Monday, September 15, 2003, Chandigarh, India

National Capital Region--Delhi



Glaring flaws in defence planning

I was amused to read former Army Chief Gen V. P. Malik’s two-part article on Defence modernisation (Sept 8 and 9). He errs in first making a sweeping statement: “From the mid-1980s to the mid-1990s, in the absence of any worthwhile long-term assessment of threats and planning ...”, which implies that all the previous Chiefs of the three Services before him, Defence Ministers, Perspective Planning Directorates, the MoD, and the CCS were inefficient.

Secondly, while talking about the “daring intrusion" in Kargil in 1999 (it was not all that daring, but that we were caught napping on the border), he has opined that because of an adverse revenue-capital head ratio where modernisation is largely affected by the latter allocation, Pakistan took “chances” as the Indian national deterrence had lost its “credibility”.

Kargil took place when General Malik was the Army Chief. Kargil happened not so much because of the lack of defence modernisation, but because of the command inadequacies of General Malik's team of very senior Commanders, because of the faulty on-the-ground vigilance, and poor intelligence inputs from the Army and all the other intelligence agencies in the country which spend more time on hobnobbing with the politicians than doing their job properly.

General Malik may wish to educate the readers as to what he did during his tenure as the Army Chief, in effecting improvement in the capital head allocations, in the various modernisation and re-equipment schemes left over by his predecessors or initiated by himself. Did he really enhance the operational efficiency of the Army in “improve(ing)” the capital head allocation by “suppressing 50,000 personnel and tightening the belt on maintenance”? Such measures may make one popular with the government, but severely restrain the recruitment of personnel and the maintenance of the existing infrastructure of a field force.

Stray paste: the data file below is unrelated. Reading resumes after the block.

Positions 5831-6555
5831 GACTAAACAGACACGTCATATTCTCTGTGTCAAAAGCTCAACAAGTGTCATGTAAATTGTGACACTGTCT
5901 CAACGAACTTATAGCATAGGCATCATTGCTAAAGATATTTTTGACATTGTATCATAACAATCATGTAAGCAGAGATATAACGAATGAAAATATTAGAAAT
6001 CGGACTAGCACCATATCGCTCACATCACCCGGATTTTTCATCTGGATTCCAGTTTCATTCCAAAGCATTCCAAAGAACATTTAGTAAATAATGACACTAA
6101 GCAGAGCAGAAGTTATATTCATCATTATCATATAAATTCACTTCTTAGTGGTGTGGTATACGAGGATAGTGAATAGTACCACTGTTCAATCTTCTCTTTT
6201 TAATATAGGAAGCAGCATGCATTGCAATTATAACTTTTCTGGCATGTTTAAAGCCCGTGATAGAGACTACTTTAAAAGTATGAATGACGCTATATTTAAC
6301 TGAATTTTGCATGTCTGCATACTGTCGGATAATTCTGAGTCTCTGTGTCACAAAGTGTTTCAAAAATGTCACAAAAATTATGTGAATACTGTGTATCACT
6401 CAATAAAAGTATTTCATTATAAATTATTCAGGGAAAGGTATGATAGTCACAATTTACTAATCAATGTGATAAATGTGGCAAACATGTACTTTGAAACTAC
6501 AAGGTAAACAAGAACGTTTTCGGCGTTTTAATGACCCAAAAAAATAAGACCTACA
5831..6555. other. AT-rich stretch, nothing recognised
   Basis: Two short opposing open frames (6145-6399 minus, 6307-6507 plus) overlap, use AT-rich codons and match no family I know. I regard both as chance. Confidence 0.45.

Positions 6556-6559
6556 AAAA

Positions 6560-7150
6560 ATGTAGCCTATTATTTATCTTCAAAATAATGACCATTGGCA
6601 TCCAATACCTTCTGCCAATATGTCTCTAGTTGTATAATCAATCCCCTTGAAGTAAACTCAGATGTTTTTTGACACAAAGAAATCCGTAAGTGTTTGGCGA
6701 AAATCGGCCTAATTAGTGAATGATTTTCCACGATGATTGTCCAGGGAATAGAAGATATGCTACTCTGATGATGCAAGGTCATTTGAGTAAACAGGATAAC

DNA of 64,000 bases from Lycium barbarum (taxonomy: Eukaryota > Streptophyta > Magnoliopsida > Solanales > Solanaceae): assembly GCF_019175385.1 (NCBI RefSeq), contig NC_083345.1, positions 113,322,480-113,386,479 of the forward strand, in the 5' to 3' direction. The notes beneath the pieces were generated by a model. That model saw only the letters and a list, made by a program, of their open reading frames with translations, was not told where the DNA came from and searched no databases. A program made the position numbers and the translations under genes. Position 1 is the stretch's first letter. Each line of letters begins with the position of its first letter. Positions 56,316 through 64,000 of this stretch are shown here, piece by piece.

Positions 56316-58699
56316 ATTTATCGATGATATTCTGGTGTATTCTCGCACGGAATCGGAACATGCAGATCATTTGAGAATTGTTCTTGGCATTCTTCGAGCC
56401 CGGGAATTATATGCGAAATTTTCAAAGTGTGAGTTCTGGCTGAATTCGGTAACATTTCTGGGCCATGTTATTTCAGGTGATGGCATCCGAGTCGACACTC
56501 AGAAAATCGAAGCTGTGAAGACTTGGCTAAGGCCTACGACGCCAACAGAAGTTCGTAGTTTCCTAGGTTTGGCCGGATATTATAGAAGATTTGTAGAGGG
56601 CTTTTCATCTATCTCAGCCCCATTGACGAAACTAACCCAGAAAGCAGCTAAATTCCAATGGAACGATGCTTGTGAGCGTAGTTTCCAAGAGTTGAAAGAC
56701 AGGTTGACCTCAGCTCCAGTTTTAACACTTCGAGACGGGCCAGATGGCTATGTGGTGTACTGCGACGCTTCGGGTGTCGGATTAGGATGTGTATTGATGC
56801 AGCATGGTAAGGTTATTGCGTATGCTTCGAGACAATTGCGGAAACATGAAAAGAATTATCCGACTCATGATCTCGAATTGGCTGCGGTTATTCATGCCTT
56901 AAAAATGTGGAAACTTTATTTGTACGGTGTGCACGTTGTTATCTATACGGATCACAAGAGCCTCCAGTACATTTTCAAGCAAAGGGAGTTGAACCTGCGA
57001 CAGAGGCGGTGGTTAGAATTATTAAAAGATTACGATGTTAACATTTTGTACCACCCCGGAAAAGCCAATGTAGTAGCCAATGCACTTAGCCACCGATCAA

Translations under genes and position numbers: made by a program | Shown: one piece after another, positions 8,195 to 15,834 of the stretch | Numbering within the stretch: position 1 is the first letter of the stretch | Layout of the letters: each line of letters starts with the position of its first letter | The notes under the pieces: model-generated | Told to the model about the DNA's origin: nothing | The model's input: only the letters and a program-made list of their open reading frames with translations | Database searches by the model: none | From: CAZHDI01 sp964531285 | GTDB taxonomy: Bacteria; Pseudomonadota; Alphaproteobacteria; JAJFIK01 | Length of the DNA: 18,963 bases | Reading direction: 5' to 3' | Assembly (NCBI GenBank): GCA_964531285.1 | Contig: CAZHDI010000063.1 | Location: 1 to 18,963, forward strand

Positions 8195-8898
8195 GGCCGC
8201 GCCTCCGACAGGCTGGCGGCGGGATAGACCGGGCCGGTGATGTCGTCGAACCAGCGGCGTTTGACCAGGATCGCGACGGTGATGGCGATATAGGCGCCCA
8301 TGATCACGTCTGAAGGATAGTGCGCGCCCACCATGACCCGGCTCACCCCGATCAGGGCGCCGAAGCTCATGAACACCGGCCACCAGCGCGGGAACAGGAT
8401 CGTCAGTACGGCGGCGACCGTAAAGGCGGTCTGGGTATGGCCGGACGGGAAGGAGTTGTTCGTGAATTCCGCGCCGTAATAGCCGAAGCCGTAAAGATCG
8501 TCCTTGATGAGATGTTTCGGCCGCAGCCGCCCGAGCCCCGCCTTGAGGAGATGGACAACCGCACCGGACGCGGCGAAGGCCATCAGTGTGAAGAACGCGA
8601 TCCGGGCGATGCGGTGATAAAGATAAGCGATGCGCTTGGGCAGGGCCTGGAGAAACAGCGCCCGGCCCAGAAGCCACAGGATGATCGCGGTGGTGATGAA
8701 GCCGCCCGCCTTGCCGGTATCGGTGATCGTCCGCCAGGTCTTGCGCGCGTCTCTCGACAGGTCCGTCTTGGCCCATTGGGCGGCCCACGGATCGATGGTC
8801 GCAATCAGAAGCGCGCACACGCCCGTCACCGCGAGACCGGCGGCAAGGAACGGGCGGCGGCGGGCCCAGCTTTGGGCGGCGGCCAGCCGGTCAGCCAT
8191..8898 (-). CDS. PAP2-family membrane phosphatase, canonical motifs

The other issues that General Malik may wish to clarify are: One, how much funds under any head did he surrender during his stewardship as the Chief? Two, did he protest when he was forced to keep “bottom line” inventories? Three, why did he accept “annual incremental budgeting” which is detrimental to defence procurement, as he has himself accepted? Also, if “most of the weapons and equipment held by the Army are of first generation (obsolescent) vintage”, then what were his reasons to first accept and then stick to the position of Army Chief?

Did he ever even once expose the DRDO for not rising to the occasion all these years in the annual Senior Commanders’ meeting where the Prime Minister is present? He talks of setting up experts committees and studying Defence Plans. What did he do when he took over as the Chief and found the glaring deficiencies in equipment (let’s say in the Infantry only to which he belongs) before Kargil happened, and what after that when he was still in the chair?